State Senator Jeff Klein (L-R), Assembly Speaker Sheldon Silver, Lieutenant Governor Robert Duffy and Senator Andrea Stewart-Cousins congratulate New York Governor Andrew Cuomo after he signed the New York Secure Ammunition and Firearms Enforcement Act on Tuesday.
State Senator Jeff Klein (L-R), Assembly Speaker Sheldon Silver, Lieutenant Governor Robert Duffy and Senator Andrea Stewart-Cousins congratulate New York Governor Andrew Cuomo after he signed the New York Secure Ammunition and Firearms Enforcement Act on Tuesday. Hans Pennink/Reuters/Landov
States aren't likely to prevent many shootings by requiring mental health professionals to report potentially violent patients, psychiatrists and psychologists say.
The approach is part of a gun control law passed in New York yesterday in response to the Newtown, Conn., shooting a month ago. But it's unlikely to work because assessing the risk of violent behavior is difficult, error-prone and not something most mental health professionals are trained to do it, say specialists who deal with violence among the mentally ill.
"We're not likely to catch very many potentially violent people" with laws like the one in New York, says Barry Rosenfeld, a professor of psychology at Fordham University in The Bronx.
The New York law says mental health professionals must report people they consider likely to do harm. It also gives law enforcement officials the power to take guns from these people.
Such laws "cast a very large net that will probably restrict a lot of people's behavior unnecessarily," Rosenfeld says. "Maybe we'll prevent an incident or two," he says. "But there are other ways that would be more productive."
Better alternatives include reducing the total number of guns and improving access to mental health care, Rosenfeld says.
One of the biggest problems with laws like the one in New York is that it asks all mental health professionals to make assessments that are difficult for even those with years of special training, says Rosenfeld.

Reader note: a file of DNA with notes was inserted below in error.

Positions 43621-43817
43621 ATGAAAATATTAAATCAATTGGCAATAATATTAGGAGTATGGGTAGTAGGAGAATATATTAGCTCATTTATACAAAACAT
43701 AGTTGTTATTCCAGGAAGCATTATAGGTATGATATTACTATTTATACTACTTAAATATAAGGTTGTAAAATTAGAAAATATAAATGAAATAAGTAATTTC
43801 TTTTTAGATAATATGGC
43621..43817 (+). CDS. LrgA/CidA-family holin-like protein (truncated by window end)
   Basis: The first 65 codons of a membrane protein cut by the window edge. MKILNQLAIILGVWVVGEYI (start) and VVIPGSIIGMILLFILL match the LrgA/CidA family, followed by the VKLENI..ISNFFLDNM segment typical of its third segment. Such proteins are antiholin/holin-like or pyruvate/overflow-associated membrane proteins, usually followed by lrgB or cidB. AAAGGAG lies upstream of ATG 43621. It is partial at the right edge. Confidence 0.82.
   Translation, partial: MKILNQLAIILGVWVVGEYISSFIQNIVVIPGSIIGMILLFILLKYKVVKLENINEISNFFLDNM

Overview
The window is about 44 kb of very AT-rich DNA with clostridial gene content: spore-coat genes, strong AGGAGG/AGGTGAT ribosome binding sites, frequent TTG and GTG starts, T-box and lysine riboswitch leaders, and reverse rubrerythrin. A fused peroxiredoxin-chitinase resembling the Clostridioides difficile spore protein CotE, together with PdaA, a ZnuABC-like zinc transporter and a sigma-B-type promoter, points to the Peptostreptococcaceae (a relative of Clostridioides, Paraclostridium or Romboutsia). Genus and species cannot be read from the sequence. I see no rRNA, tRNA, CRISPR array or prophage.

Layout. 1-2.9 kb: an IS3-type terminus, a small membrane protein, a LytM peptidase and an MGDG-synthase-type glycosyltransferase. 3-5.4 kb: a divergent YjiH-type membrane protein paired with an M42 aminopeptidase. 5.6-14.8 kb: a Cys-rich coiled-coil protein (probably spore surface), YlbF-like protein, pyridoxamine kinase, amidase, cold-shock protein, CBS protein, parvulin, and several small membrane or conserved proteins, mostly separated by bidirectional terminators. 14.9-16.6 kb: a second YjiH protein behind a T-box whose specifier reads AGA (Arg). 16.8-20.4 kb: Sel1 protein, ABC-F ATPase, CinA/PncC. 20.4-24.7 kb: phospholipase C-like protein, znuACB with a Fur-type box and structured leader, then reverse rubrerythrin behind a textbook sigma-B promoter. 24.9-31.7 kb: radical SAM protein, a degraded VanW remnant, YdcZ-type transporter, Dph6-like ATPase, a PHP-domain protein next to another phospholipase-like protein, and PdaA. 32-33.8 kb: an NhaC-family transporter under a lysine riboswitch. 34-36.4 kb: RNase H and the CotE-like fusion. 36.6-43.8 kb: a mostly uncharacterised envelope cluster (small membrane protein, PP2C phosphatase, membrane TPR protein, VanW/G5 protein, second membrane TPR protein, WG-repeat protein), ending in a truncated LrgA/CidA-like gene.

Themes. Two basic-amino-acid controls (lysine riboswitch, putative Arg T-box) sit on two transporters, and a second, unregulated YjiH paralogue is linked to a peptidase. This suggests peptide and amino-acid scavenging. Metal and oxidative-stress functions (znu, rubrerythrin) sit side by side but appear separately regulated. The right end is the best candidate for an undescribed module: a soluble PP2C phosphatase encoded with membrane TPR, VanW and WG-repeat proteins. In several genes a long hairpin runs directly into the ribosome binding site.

Rosenfeld says when he is called in to assess a person's risk of violence, "I typically have the benefit of a lengthy face-to-face interview, records on their criminal and mental health history, a tremendous amount of information at my disposal that the typical mental health professional on the fly simply doesn't have."
And even highly trained professionals with lots of information often get it wrong, research shows.
A study of experienced psychiatrists at a major urban psychiatric facility found that they were wrong about which patients would become violent about 30 percent of the time.
That's a much higher error rate than with most medical tests, says Alan Teo, a psychiatrist at the University of Michigan and an author of the study.
One reason even experienced psychiatrists are often wrong is that there are only a few clear signs that a person with a mental illness is likely to act violently, says Steven Hoge, a professor of psychiatry at Columbia University. These include a history of violence and a current threat to commit violence.
Without either of these, Hoge says, "an accurate assessment of the likelihood of future violence is virtually impossible."
"The biggest risk for gun violence is possession of a gun," says Hoge. "And there's no evidence that the mentally ill possess guns or commit gun violence at any greater rate than the normal population."